By Robert Preidt
TUESDAY, February 18, 2020 (HealthDay News) – A key to your baby's asthma risk may be as close as her laundry room.
Canadian research shows that a baby's exposure to household cleaning products in the first months of life is linked to a higher chance of asthma at 3 years.
Babies can be especially vulnerable because "they generally spend 80% to 90% of their time indoors, and are especially vulnerable to chemical exposures through the lungs and skin due to their higher breathing rates and regular contact. with household surfaces, "according to the main research study Tim Takaro. He is a medical scientist at the faculty of health sciences at Simon Fraser University in Burnaby, British Columbia.
In their investigation, the Takaro group examined questionnaires completed by parents of more than 2,000 children who were exposed to household cleaning products from birth to 4 months of age.
The children were evaluated at 3 years of age for asthma, recurrent wheezing and "allergic sensitization."
The study could not prove cause and effect, but the researchers reported that babies with the highest levels of exposure to cleaning products had a 37% increase in their risk of being diagnosed with asthma at 3 years of age. These babies also had a 35% higher risk of developing recurrent wheezing at the same age.
The most common household cleaning products that parents reported they used were dishwashing soap, dishwashing detergent, multi-surface cleaners, glass cleaners and laundry soap.
Scented and powdered cleaning products were associated with the increased risk of wheezing and asthma, according to the study published on February 18 in the CMAJ (Journal of the Canadian Medical Association).
What is the possible link? According to the researchers, the chemicals in cleaning products can damage the respiratory lining of babies by triggering inflammatory pathways of the immune system, which causes asthma and wheezing.
Changes in a baby's microbiome, the billions of healthy and useful microbes that live in the human body, can also play a role, they added.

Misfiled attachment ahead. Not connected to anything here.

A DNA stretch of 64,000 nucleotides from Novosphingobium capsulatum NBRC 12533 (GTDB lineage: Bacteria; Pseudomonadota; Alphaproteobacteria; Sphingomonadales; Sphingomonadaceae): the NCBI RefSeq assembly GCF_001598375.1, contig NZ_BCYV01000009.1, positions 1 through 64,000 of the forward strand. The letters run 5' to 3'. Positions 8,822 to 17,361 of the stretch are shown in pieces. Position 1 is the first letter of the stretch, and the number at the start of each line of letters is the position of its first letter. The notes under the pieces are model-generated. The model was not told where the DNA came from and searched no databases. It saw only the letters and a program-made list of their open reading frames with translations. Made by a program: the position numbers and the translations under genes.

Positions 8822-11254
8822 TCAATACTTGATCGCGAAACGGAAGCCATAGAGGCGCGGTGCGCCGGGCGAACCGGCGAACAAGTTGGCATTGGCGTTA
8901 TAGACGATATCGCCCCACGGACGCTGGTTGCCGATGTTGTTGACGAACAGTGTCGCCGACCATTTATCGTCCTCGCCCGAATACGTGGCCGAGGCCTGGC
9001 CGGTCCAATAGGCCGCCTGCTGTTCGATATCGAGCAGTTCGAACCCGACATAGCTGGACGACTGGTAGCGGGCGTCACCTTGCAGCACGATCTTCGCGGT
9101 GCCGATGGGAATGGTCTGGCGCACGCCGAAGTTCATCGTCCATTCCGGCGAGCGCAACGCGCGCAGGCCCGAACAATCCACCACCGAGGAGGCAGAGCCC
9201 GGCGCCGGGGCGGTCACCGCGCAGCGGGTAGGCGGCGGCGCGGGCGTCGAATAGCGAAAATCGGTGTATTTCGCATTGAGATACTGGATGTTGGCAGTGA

"Most of the evidence that relates asthma to the use of cleaning products comes from adults," Takaro said in a magazine press release, so the new study adds valuable information.
An expert not related to the new study said the researchers tried to take into account other risk factors in their calculations.
The link between cleaning products and childhood asthma "was found in children who had no exposure to secondhand smoke, so the two exposures do not combine," said Dr. Len Horovitz, pulmonary specialist at Lenox Hill Hospital in New York City. Cigarette smoke in the home is a known risk factor for asthma in children.
Barbara Keber is vice president of family medicine at Northwell Health in Glen Cove, New York. In reviewing the new study, he said he mimics "others that reveal similar findings in children over the past decade."
Keber said the study had some shortcomings: the majority of young people came from white and rich households, and it is not clear how much time they actually spent inside. In addition, he said, it is not feasible to do the type of lung test in children that is used in similar studies conducted with adults.
Finally, Keber said, "it is difficult to know if the symptoms will persist in childhood or adolescence and in adulthood, many children overcome their asthma symptoms."
But in the meantime, what can parents do if they want to minimize the potential risk?
According to the Canadian team, choosing household cleaning products that are not sprayed or that do not contain so-called "volatile organic compounds" could help minimize children's exposure.
For its part, Horovitz advises that "adequate ventilation should be observed whenever cleaning products are used near children. Products that do not contain odors, alcohol and chemicals (ecological) are alternatives to aggressive cleaning liquids."